17. Red-Shouldered Macaw
The red-shouldered macaw (Diopsittaca nobilis), named for the red wing coverts, lives in South America. It is the smallest species of macaw with a length ranging between 30 and 35 cm. The bird is native to the savannah, swamplands, and tropical lowland habitats within its range. The bird has two subspecies, the Hahn’s macaw and the noble macaw.
16. Yellow-Collared Macaw
Also known as the yellow-collared macaw, the golden-collared macaw (Primolius auricollis) is a Central South American macaw that has a bright yellow patch at the back of its neck. This fact justifies the name of the bird. The main population of the yellow-collared macaw lives in the Pantanal of Brazil. The birds are mostly found in lowland habitats but in some location live at altitudes up to 5,600 feet. The macaws are not found in the Amazon Rainforest but inhabit other forests, savanna, woodlands, and grasslands.
15. Blue-Winged Macaw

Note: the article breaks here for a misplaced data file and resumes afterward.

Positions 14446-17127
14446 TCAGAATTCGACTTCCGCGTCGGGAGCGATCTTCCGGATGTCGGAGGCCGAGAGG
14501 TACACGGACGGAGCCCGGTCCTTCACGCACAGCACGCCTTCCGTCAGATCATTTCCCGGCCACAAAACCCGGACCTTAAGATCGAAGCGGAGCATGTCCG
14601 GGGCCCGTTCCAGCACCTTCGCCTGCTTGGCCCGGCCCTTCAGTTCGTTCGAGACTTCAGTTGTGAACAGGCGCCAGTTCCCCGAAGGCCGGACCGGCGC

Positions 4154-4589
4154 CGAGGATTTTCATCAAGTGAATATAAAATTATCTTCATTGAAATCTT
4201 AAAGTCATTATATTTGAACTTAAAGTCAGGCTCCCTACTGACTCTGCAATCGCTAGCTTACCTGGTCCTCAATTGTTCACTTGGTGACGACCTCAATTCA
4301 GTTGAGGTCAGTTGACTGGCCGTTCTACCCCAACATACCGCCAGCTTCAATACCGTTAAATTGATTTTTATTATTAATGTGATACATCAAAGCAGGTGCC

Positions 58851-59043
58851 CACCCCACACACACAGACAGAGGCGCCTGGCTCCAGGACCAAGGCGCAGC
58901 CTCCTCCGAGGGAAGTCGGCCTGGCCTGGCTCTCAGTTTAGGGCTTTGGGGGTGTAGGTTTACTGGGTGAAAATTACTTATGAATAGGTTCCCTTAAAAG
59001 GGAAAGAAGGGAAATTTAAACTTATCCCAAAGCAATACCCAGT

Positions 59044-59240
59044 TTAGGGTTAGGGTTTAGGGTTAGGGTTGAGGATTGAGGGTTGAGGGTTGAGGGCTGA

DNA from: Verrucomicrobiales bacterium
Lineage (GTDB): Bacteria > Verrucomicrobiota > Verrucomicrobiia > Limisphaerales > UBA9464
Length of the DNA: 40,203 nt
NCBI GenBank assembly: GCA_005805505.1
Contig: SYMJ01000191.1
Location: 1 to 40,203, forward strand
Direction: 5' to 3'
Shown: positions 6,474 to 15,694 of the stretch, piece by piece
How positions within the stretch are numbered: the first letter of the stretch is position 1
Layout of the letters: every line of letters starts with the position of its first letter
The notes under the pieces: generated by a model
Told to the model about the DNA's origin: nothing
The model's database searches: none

The blue-winged macaw (Primolius maracana) is also known as the Illiger's macaw. The species is found in eastern and central South America. These birds inhabit both evergreen and deciduous forests within its range. The birds are threatened by deforestation and cagebird trade and are classified as near threatened by the IUCN.
14. Blue-Headed Macaw
The Coulon's macaw or the blue-headed macaw (Primolius couloni) is a macaw species that is native to Peru, Bolivia, and far western Brazil. The bird is classified as vulnerable and is threatened by habitat loss and capture for the pet trade.
13. Red-Bellied Macaw